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6 Important Lessons from the Nobel Peace Prize

Homa Sabet Tavangar | Oct 10, 2014

The views expressed in our content reflect individual perspectives and do not represent the official views of the Baha'i Faith.

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Homa Sabet Tavangar | Oct 10, 2014

The views expressed in our content reflect individual perspectives and do not represent the official views of the Baha'i Faith.

Waiting for my coffee to brew at dawn this morning I got an instant jolt scanning news on my phone when I saw the headline: Malala Yousafzay and Kailash Satyarthi Are Awarded Nobel Peace Prize. My heart did somersaults and my brain thought I almost didn’t need the coffee anymore. This was big. And who is Kailash-something-something??

President Barack Obama, First Lady Michelle Obama, and their daughter Malia meet with Malala Yousafzai, the young Pakistani schoolgirl who was shot in the head by the Taliban a year ago, in the Oval Office, Oct. 11, 2013.

Malala Yousafzai at Oval Office with President Obama (Official White House Photo by Pete Souza)

As I speed-read the news, I learned more about the winners and why both of them together make a thoughtful choice by the Norwegian Nobel Committee. It’s also a phenomenal teachable moment, a study in contrasts that demonstrates the world indeed does have the capacity for peace, despite news headlines that usually point to the contrary.

Read the entire Nobel Peace Prize announcement, to learn the thinking behind the choice. It explains that the award goes to: “Kailash Satyarthi and Malala Yousafzay for their struggle against the suppression of children and young people and for the right of all children to education. …The Nobel Committee regards it as an important point for a Hindu and a Muslim, an Indian and a Pakistani, to join in a common struggle for education and against extremism.”

This choice carries six important lessons for thinking about the ingredients for peace:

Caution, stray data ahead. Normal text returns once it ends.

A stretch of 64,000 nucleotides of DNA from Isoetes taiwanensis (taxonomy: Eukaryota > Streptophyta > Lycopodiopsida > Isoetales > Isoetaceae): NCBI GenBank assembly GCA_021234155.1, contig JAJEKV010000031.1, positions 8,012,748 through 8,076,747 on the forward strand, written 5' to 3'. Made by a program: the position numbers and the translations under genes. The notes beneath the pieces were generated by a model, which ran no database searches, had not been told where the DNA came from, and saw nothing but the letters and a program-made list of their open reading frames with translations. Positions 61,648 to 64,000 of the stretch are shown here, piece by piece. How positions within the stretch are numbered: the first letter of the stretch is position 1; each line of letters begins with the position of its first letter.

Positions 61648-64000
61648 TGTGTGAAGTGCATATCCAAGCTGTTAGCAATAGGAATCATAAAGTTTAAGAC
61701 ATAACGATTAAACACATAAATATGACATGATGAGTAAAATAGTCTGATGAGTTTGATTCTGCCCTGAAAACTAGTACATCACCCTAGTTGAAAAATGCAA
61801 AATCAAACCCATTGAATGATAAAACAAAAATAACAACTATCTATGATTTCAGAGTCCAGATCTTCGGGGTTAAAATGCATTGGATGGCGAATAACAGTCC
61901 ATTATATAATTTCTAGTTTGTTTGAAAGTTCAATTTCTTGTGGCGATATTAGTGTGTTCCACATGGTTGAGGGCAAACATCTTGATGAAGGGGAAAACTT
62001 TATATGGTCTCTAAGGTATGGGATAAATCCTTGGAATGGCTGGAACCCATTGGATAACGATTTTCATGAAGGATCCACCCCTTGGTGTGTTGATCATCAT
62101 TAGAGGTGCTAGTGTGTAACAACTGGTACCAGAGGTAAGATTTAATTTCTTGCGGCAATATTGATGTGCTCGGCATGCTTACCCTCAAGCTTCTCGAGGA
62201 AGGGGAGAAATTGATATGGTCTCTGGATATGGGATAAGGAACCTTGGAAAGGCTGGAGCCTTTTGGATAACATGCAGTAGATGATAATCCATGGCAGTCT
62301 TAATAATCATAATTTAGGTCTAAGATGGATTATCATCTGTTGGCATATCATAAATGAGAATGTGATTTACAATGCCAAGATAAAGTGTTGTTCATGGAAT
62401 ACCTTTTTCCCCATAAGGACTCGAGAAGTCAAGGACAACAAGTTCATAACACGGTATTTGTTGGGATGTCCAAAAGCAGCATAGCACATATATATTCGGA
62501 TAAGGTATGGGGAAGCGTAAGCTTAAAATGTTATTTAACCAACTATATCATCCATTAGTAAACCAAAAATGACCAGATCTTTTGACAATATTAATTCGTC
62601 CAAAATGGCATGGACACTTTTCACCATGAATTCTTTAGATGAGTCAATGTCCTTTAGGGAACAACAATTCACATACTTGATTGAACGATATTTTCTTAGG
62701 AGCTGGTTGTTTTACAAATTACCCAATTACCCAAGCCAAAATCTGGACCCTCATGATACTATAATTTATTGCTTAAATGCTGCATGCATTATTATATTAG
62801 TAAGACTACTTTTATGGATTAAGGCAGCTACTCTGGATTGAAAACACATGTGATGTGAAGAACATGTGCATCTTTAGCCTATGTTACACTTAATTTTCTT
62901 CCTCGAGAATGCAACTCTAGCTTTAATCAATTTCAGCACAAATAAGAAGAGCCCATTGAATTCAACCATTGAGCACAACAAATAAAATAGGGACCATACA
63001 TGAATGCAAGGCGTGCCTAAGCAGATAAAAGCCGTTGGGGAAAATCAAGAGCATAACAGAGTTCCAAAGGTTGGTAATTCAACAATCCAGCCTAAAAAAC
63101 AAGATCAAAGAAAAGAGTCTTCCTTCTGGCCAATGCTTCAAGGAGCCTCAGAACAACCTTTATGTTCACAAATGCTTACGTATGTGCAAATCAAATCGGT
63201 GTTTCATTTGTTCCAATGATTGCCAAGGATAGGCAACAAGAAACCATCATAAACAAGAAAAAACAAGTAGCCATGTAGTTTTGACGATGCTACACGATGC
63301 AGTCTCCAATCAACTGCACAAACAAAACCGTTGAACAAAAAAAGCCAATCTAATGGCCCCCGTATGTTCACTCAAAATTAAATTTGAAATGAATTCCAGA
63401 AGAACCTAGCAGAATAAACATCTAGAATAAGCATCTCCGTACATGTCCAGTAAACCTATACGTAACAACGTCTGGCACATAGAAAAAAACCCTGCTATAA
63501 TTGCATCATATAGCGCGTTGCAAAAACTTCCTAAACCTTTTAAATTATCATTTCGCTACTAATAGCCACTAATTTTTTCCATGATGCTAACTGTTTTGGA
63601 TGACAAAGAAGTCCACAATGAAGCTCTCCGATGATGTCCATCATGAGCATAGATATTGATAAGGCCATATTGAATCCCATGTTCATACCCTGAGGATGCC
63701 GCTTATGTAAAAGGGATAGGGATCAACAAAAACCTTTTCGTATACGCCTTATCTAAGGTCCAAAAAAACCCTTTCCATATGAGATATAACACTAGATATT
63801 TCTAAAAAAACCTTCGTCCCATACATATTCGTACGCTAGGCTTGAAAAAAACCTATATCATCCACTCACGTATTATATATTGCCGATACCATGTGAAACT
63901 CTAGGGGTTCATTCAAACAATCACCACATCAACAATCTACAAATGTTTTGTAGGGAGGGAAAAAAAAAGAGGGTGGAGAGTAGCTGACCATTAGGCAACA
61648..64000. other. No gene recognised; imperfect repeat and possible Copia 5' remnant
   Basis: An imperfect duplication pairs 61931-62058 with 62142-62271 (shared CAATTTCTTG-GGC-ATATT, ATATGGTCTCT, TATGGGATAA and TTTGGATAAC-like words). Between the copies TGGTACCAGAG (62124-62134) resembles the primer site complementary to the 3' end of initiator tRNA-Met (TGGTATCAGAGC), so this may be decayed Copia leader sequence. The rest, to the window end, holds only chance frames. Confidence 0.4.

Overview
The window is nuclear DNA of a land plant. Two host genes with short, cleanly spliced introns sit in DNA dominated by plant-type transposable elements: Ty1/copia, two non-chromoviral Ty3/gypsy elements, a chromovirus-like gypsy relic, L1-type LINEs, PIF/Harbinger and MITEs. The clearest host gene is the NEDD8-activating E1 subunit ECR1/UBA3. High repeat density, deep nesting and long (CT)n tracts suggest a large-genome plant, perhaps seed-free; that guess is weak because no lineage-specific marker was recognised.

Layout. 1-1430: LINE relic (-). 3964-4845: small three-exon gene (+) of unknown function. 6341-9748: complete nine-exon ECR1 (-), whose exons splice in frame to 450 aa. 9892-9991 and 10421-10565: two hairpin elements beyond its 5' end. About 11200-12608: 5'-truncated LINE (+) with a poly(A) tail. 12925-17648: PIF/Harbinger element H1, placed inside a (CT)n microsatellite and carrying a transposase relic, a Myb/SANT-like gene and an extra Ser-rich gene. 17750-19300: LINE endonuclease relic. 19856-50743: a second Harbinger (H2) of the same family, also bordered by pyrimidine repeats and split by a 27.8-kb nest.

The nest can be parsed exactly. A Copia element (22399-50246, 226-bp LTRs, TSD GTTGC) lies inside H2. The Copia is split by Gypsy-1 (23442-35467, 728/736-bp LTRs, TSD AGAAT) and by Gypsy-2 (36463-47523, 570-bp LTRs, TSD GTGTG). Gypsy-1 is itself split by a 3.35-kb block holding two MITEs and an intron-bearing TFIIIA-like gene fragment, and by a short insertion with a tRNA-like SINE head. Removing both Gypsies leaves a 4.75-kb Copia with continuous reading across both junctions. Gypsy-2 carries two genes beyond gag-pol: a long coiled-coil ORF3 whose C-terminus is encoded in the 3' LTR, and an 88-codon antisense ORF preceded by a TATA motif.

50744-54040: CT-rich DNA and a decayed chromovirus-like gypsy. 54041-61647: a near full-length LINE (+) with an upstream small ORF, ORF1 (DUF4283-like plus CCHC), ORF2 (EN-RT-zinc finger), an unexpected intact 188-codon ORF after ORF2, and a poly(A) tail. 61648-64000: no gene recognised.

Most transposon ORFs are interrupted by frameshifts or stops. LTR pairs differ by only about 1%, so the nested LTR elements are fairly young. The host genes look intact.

1. All ages can make an impact: At 17, Malala is the youngest Nobel Peace Prize winner by decades. (The next youngest Peace Prize winner was Yemeni Tawakkol Karman, who was 32 at the time, also a Muslim, a woman, and from the Middle East.) Mr. Satyarthi is 60. Easily old enough to be Malala’s grandfather, he has spent decades in patient service and peaceful protest for children’s rights in the Gandhian tradition.

  2. Women and men need to work together: When women and men work together to advance peace, education and everyone’s rights, we all benefit. It’s like the two complementary wings of a bird, working together for humanity to soar. With her father’s encouragement, Malala found her voice on behalf of girls’ education rights, and she has “soared” ever since.

The world of humanity has two wings — one is women and the other men. Not until both wings are equally developed can the bird fly. Should one wing remain weak, flight is impossible. Not until the world of women becomes equal to the world of men in the acquisition of virtues and perfections, can success and prosperity be attained as they ought to be.- Abdul-Baha, A Compilation on Women, pp. 8.

  1. Respect the diversity of faiths: As the Nobel Peace Prize statement points out, the two Laureates are Hindu and Muslim, working toward similar goals, peacefully. For decades, extremists and leaders have fought against each other, but they have never spoken for most people.

  2. Respect the diversity of nationalities: Though neighbors (and sometimes kin), Indians and Pakistanis have been embroiled in conflict for decades. Again, we can do better. We want peace.

  3. Respect the diversity of approaches: After blogging and advocating for girls’ education rights, Malala survived a violent attack then became an inspiring spokesperson on a global level during her dramatic recovery; she is still in high school. Mr. Satyarthi gave up his career as an electrical engineer over three decades ago to start Bachpan Bachao Andolan, or Save the Childhood Movement, leading the way to eliminate child trafficking and child labor in India.

  4. Respect the diversity of renown: Malala is one of the most recognized faces and names in the world, earning respect by her courage, her eloquence and her advocacy. Satyarthi, while spending decades on the issue, is a virtual unknown outside his country and cause, showing you don’t need to be famous to make an impact.

As we learn more about the Nobel choice, I’m sure we’ll all discover many more lessons from the inspiring, contrasting example of these two incredible lives. Taken together, I read another message between the lines: the Baha’i principle that we are all needed to build peace. We need commitment, as these two heroes have shown, and we need to respect that our differences add to the staying power, possibility, and strength of peace on a global scale. Most of all, we need unity.

Congratulations Malala and Mr. Satyarthi! And may our own efforts make you proud.

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  • Oct 11, 2014
    Already translated to Portuguese:
  • Oct 10, 2014
    Dear Homa, me too, I was deeply touched and happy by the wonderful decision the Nobel Committee has made this time, and after reading your article I've come to appreciate their choice even more. Thank you for these very enlightening thoughts!
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